It is not just the trade war with China threatening to send consumer prices soaring in the months to come …
Author Michael Snyder of The Economic Collapse has a truly frightening post up this week detailing potentially devastating developments for U.S. farmers – which could create both short- and long-term food price spikes for consumers.
Snyder’s column cites data from the U.S. Department of Agriculture (USDA) showing that as of Sunday (May 12), only 30 percent of the 2019 corn crop had been seeded – less than half of the five-year average of 66 percent.
The culprit? Wet weather …
According to data released earlier this month from the National Oceanic and Atmospheric Administration (NOAA), an average of 36.2 inches of rainfall fell on the contiguous 48 states between May 2018 to April 2019 – a new record for a 12-month period.
Oh, and at the precise moment when farmers desperately need to get their corn in the ground, a pair of huge storms are set to soak the already drenched Great Plains and Midwest over the weekend (and into next week).
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“Corn farmers are up against a wall because crop insurance final planting dates have either already passed or are coming up very quickly,” Snyder wrote. “In addition, for every day after May 15th that corn is not in the ground, farmers lose approximately 2 percent of their yield. Unfortunately, more rain is on the way, and it looks like thousands of corn farmers will not be able to plant corn at all this year. It is no exaggeration to say that what we are facing is a true national catastrophe.”
This catastrophe has been most pronounced in Illinois, Iowa, Minnesota and the Dakotas, where current corn crop percentages “are almost too crazy to believe.”
In North Dakota, for example, only 11 percent of the 2019 crop has been planted – roughly one-quarter the five-year average of 43 percent. Meanwhile in South Dakota, only 4 percent of the crop is in the ground – not even one-tenth the five-year average of 54 percent.
“Can you imagine what this is going to do to food prices?” he asked.
It is not just corn, either. USDA data revealed only 9 percent of the nation’s soybean crop was planted – less than one-third the five-year average of 29 percent.
In Illinois, both crops are reeling … with only 11 percent of corn crops planted (compared to 88 percent a year ago) and only 4 percent of soybean crops planted (compared to 56 percent a year ago).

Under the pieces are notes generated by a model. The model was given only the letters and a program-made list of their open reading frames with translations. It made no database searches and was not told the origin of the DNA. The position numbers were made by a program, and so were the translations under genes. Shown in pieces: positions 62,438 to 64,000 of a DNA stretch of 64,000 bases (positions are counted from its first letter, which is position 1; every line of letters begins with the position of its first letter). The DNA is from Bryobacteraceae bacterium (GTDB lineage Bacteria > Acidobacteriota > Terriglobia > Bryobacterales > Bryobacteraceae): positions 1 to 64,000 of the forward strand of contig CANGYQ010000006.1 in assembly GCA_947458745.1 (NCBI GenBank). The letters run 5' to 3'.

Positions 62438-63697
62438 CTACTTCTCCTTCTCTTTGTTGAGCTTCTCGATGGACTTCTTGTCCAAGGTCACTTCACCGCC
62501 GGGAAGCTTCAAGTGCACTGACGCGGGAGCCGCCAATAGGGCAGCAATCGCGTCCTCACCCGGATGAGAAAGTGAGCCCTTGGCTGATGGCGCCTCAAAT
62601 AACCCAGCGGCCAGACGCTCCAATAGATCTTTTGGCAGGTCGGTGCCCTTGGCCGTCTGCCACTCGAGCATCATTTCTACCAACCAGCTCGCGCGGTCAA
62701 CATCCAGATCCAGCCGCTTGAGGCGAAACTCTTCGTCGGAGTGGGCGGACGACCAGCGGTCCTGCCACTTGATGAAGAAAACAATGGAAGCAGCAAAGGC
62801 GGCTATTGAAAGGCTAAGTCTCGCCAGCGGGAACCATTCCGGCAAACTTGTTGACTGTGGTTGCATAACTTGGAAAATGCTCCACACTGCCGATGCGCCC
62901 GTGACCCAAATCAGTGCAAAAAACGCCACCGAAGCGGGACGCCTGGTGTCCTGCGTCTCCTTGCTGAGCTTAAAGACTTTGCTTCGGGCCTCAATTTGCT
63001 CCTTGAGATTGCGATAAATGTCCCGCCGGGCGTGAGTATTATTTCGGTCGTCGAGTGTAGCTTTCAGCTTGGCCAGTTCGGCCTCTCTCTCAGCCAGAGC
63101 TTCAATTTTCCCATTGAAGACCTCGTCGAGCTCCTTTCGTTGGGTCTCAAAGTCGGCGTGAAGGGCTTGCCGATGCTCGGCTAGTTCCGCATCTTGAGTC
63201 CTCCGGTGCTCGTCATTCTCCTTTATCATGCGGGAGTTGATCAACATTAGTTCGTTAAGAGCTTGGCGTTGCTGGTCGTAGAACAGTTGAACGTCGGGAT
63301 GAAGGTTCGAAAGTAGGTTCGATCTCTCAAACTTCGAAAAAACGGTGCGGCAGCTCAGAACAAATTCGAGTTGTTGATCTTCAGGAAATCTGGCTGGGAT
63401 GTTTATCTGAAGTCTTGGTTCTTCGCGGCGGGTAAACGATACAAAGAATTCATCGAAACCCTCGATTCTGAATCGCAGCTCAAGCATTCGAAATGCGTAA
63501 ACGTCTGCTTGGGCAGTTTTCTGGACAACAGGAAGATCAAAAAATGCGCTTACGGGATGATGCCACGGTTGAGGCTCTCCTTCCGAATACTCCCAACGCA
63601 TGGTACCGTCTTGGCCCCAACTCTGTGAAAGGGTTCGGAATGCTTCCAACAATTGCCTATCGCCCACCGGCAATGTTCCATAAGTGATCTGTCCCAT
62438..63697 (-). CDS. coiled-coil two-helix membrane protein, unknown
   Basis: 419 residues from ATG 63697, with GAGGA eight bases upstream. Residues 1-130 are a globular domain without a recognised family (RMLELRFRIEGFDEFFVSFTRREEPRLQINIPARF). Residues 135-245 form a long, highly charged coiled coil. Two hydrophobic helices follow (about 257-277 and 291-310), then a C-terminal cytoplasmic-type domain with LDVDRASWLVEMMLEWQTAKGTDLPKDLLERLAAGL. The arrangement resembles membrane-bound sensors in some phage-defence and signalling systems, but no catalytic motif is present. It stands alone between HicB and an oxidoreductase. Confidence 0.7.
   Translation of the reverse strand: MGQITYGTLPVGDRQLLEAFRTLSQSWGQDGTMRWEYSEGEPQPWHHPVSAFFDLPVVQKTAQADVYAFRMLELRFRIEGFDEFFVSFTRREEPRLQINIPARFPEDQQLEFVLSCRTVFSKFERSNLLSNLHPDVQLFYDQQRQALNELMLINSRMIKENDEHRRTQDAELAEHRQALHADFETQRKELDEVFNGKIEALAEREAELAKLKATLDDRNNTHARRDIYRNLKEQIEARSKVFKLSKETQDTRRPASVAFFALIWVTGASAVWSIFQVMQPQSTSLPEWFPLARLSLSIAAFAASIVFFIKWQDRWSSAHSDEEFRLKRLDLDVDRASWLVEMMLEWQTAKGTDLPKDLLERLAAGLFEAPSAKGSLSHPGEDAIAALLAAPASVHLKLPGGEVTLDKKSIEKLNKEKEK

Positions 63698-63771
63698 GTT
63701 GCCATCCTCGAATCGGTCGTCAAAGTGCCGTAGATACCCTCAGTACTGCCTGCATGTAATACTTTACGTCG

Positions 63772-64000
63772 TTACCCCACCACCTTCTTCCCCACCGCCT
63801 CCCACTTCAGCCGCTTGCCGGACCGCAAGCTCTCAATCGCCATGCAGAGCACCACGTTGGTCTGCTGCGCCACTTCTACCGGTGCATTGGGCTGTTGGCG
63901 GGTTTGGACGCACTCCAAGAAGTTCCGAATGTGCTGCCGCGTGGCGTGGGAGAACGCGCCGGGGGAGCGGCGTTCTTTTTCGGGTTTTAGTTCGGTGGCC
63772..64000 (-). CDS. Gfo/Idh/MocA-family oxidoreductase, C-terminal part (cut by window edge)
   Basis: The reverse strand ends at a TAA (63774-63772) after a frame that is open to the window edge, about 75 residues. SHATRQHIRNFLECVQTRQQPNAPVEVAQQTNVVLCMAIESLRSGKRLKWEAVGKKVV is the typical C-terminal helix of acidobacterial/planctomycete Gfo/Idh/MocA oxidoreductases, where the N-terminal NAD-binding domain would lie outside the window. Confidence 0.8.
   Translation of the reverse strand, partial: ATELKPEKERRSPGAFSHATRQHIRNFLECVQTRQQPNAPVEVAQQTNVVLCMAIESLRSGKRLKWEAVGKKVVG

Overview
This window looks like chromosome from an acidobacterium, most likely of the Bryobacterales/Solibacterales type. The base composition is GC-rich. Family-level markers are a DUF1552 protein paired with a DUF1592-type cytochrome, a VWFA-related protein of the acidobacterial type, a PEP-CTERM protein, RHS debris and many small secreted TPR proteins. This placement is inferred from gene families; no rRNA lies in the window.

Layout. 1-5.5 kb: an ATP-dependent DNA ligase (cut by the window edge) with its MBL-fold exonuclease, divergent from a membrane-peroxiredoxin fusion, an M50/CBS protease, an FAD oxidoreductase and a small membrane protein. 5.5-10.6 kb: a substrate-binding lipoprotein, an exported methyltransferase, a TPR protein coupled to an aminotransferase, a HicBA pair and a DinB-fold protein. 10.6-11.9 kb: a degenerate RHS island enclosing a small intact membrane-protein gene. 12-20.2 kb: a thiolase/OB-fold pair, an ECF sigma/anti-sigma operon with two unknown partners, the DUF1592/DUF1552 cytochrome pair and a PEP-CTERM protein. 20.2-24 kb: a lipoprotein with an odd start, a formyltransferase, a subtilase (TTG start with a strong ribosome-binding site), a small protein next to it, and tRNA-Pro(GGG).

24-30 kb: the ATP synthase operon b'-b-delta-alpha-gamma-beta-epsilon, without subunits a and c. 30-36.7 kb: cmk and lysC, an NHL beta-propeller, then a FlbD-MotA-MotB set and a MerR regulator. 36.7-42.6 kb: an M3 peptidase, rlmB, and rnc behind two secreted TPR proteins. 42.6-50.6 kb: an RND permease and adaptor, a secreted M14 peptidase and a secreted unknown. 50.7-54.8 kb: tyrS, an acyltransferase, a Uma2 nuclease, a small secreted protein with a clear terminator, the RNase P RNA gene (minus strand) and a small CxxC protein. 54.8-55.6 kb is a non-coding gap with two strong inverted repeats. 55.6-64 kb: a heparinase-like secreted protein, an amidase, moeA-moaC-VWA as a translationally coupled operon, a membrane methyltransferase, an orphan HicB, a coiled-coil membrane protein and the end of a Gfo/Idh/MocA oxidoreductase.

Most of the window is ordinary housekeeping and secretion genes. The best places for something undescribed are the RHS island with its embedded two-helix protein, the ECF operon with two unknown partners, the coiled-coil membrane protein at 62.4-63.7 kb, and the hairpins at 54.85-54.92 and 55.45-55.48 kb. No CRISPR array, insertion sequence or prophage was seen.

Farmers often move to soybeans (which grow later into the fall harvest) in the event their window for planting corn has passed, but there is already an overabundance of this crop – and the trade war is likely to dim prospects for soybean sales to China.
“This is truly a major national crisis, and it is just getting started,” Snyder warned.
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In South Carolina, farmers planned to plant 1.4 million acres of crops in 2019 according to data (.pdf) released in March by the USDA – down 72,000 acres from the previous year. Soybean (60,000), cotton (10,000) and peanut (22,000) acreage were all supposed to be down, while corn acreage was supposed to climb (60,000).
Then the record moisture started to take its toll …
“We’ve had seven months of unbelievable moisture in the Pee Dee, and corn planting has been difficult so far,” Dillon, S.C. farmer Fitzhugh Bethea told The Florence Morning News last month. “Most farmers I talked to (in mid-April) were halfway through planting when they are usually almost finished by now.”
South Carolina state representative Russell Ott – who represents a district replete with farmers (and whose family is in the farming business) – said he believed Trump’s trade war was primarily to blame.
“The weather is always volatile so I believe it has more to do with Trump’s trade war than the weather,” Ott told us.
Ott also indicated the uncertainty underscored the need for ongoing farm subsidies – which this news outlet has steadfastly opposed over the years.
“It’s a very complicated and delicate dichotomy which is why I’ve always said it is a national security issue,” he told us. “I know people have always railed against federal protections for farmers but what are we going to do when all these farmers go under? Cause they aren’t going to come back.”
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